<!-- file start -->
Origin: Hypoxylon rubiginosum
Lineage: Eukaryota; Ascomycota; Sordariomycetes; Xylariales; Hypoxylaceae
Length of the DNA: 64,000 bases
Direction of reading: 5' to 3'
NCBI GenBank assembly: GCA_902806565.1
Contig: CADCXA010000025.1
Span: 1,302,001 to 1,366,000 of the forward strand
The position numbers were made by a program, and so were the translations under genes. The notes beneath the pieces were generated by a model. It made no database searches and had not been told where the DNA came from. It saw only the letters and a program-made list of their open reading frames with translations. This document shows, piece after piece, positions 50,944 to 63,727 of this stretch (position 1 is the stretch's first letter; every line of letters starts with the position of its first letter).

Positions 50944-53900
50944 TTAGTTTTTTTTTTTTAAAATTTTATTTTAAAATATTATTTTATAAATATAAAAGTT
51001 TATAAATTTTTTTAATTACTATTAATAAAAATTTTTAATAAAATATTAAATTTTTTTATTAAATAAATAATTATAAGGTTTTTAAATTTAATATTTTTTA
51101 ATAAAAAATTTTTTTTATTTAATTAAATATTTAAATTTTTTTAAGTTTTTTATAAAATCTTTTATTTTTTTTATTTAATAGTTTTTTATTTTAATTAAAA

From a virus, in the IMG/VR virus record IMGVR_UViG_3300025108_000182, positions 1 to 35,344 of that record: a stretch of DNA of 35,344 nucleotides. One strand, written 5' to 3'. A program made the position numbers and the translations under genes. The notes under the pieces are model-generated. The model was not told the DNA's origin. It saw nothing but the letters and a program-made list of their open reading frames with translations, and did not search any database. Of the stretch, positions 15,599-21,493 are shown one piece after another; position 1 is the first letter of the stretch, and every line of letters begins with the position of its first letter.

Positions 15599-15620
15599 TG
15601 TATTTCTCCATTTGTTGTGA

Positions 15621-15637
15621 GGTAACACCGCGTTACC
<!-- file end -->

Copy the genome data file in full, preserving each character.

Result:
Origin: Hypoxylon rubiginosum
Lineage: Eukaryota; Ascomycota; Sordariomycetes; Xylariales; Hypoxylaceae
Length of the DNA: 64,000 bases
Direction of reading: 5' to 3'
NCBI GenBank assembly: GCA_902806565.1
Contig: CADCXA010000025.1
Span: 1,302,001 to 1,366,000 of the forward strand
The position numbers were made by a program, and so were the translations under genes. The notes beneath the pieces were generated by a model. It made no database searches and had not been told where the DNA came from. It saw only the letters and a program-made list of their open reading frames with translations. This document shows, piece after piece, positions 50,944 to 63,727 of this stretch (position 1 is the stretch's first letter; every line of letters starts with the position of its first letter).

Positions 50944-53900
50944 TTAGTTTTTTTTTTTTAAAATTTTATTTTAAAATATTATTTTATAAATATAAAAGTT
51001 TATAAATTTTTTTAATTACTATTAATAAAAATTTTTAATAAAATATTAAATTTTTTTATTAAATAAATAATTATAAGGTTTTTAAATTTAATATTTTTTA
51101 ATAAAAAATTTTTTTTATTTAATTAAATATTTAAATTTTTTTAAGTTTTTTATAAAATCTTTTATTTTTTTTATTTAATAGTTTTTTATTTTAATTAAAA

From a virus, in the IMG/VR virus record IMGVR_UViG_3300025108_000182, positions 1 to 35,344 of that record: a stretch of DNA of 35,344 nucleotides. One strand, written 5' to 3'. A program made the position numbers and the translations under genes. The notes under the pieces are model-generated. The model was not told the DNA's origin. It saw nothing but the letters and a program-made list of their open reading frames with translations, and did not search any database. Of the stretch, positions 15,599-21,493 are shown one piece after another; position 1 is the first letter of the stretch, and every line of letters begins with the position of its first letter.

Positions 15599-15620
15599 TG
15601 TATTTCTCCATTTGTTGTGA

Positions 15621-15637
15621 GGTAACACCGCGTTACC